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James Webb Space Telescope: Observation mode cannot be used due to an anomaly

James Webb Space Telescope: Observation mode cannot be used due to an anomaly

The James Webb Space Telescope has a problem with one of its 17 science observation modes. As NASA announced, on August 24, there was “apparently increased friction” in a mechanism that supports “medium-resolution spectroscopy” of the MIRI instrument.

It is a kind of grid wheel that makes it possible to switch between short, medium and long wavelengths during observations. Therefore, notes are currently suspended in MRS mode. In general, the space telescope is in good condition, and the remaining observational patterns are available.

It is not yet clear why the difficulties were not announced earlier, the “Anomaly Review Committee.” It is the current blog entry According to the meeting already on the 6th of September. We are currently studying the best way forward. The behavior will be further analyzed and various strategies will be developed to return to the feedback in the affected situation as soon as possible.

Using the MRS mode, spectroscopic analyzes can be performed in the mid-infrared wavelength range, where particles and dust leave very strong traces. According to NASA, the potential targets for this are the molecules in the protoplanetary disks.

The James Webb Space Telescope is operated by NASA, ESA, and CSA and was launched on December 25, 2021. After a complex procedure of self-detection, it reached the L2 Lagrange point a month later. Here he looks so far from the Sun, Earth and Moon into space that their heat radiation does not disturb the infrared telescope. A huge protective screen prevents them.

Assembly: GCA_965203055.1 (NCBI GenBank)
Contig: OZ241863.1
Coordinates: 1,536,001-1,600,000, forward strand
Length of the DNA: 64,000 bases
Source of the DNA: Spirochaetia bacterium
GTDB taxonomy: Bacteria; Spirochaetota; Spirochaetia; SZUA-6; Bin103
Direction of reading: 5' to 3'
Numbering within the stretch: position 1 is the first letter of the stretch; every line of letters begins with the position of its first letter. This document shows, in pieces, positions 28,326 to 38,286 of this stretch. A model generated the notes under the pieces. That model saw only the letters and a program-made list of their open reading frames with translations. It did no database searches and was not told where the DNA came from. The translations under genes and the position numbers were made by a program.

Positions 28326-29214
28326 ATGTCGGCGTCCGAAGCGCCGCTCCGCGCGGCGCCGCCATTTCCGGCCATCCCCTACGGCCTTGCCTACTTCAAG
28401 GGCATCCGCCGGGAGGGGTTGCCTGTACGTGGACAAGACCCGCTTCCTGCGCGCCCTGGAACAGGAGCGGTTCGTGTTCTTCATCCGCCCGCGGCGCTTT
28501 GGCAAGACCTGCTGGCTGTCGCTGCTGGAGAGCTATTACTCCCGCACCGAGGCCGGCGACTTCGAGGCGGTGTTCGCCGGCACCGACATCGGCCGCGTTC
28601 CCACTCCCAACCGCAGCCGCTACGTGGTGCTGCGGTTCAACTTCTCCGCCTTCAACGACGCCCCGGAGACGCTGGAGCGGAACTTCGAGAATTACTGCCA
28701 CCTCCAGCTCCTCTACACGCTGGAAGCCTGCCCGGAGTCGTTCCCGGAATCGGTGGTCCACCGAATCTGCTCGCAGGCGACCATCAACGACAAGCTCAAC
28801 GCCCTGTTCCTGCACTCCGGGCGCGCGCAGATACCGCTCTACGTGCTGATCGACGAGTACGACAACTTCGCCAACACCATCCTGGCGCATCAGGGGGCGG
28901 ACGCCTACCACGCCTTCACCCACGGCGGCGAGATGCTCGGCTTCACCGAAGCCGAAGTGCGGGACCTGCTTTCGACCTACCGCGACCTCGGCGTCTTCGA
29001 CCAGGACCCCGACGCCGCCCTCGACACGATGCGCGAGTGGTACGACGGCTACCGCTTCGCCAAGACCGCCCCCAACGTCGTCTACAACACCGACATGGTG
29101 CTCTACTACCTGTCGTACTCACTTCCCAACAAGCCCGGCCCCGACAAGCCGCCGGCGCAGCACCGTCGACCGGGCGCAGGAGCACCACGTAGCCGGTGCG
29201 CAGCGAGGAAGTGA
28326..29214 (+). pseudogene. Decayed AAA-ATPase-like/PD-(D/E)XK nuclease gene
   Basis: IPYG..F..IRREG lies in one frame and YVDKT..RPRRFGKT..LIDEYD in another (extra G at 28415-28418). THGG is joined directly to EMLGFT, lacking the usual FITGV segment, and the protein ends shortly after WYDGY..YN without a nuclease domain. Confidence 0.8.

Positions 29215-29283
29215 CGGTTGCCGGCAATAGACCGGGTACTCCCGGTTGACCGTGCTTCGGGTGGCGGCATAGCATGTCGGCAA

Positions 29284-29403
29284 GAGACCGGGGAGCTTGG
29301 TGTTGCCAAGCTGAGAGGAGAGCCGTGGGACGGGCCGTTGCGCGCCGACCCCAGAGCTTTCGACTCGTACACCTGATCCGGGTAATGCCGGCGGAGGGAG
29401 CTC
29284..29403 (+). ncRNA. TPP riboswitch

Except for an unexpectedly large small meteor impact, everything on the mission has gone almost perfectly so far. Even during the photo-perfect launch aboard the European Ariane 5, so much fuel was saved that the device would have to run for 20 years instead of the planned 5-10 years.

Since the space telescope began scientific work at the beginning of July, the quality of the data has not only affected the research community. The first recordings are currently being published live. The goal is for the scientific community to learn how to use the new observatory and its tools as much as possible. The result was indeed a number of recordings of particularly scientific value.

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